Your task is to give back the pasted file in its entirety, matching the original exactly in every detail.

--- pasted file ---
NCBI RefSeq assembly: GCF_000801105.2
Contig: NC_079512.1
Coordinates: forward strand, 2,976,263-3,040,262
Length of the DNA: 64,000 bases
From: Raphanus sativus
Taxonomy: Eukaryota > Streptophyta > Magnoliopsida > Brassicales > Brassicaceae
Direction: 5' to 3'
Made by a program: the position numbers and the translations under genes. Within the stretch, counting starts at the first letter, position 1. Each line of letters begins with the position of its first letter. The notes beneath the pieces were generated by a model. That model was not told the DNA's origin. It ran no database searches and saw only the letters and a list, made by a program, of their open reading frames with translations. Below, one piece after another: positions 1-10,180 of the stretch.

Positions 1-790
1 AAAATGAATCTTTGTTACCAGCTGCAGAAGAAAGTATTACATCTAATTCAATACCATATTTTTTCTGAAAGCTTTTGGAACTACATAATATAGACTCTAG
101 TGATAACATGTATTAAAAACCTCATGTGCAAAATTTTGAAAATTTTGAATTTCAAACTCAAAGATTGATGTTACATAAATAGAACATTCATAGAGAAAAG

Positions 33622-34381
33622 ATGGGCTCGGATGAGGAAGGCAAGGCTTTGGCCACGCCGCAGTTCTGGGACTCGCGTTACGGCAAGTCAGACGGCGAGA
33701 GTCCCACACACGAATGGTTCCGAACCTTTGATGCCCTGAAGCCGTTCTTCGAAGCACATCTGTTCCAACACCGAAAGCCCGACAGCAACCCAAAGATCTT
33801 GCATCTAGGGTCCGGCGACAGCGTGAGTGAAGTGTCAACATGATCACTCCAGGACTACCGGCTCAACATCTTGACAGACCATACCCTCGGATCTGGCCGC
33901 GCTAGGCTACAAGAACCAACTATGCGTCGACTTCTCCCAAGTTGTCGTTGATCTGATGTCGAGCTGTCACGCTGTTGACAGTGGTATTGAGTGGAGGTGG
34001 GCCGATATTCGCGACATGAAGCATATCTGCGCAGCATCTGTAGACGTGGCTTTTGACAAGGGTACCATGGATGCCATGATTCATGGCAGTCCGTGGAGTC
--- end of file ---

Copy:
NCBI RefSeq assembly: GCF_000801105.2
Contig: NC_079512.1
Coordinates: forward strand, 2,976,263-3,040,262
Length of the DNA: 64,000 bases
From: Raphanus sativus
Taxonomy: Eukaryota > Streptophyta > Magnoliopsida > Brassicales > Brassicaceae
Direction: 5' to 3'
Made by a program: the position numbers and the translations under genes. Within the stretch, counting starts at the first letter, position 1. Each line of letters begins with the position of its first letter. The notes beneath the pieces were generated by a model. That model was not told the DNA's origin. It ran no database searches and saw only the letters and a list, made by a program, of their open reading frames with translations. Below, one piece after another: positions 1-10,180 of the stretch.

Positions 1-790
1 AAAATGAATCTTTGTTACCAGCTGCAGAAGAAAGTATTACATCTAATTCAATACCATATTTTTTCTGAAAGCTTTTGGAACTACATAATATAGACTCTAG
101 TGATAACATGTATTAAAAACCTCATGTGCAAAATTTTGAAAATTTTGAATTTCAAACTCAAAGATTGATGTTACATAAATAGAACATTCATAGAGAAAAG

Positions 33622-34381
33622 ATGGGCTCGGATGAGGAAGGCAAGGCTTTGGCCACGCCGCAGTTCTGGGACTCGCGTTACGGCAAGTCAGACGGCGAGA
33701 GTCCCACACACGAATGGTTCCGAACCTTTGATGCCCTGAAGCCGTTCTTCGAAGCACATCTGTTCCAACACCGAAAGCCCGACAGCAACCCAAAGATCTT
33801 GCATCTAGGGTCCGGCGACAGCGTGAGTGAAGTGTCAACATGATCACTCCAGGACTACCGGCTCAACATCTTGACAGACCATACCCTCGGATCTGGCCGC
33901 GCTAGGCTACAAGAACCAACTATGCGTCGACTTCTCCCAAGTTGTCGTTGATCTGATGTCGAGCTGTCACGCTGTTGACAGTGGTATTGAGTGGAGGTGG
34001 GCCGATATTCGCGACATGAAGCATATCTGCGCAGCATCTGTAGACGTGGCTTTTGACAAGGGTACCATGGATGCCATGATTCATGGCAGTCCGTGGAGTC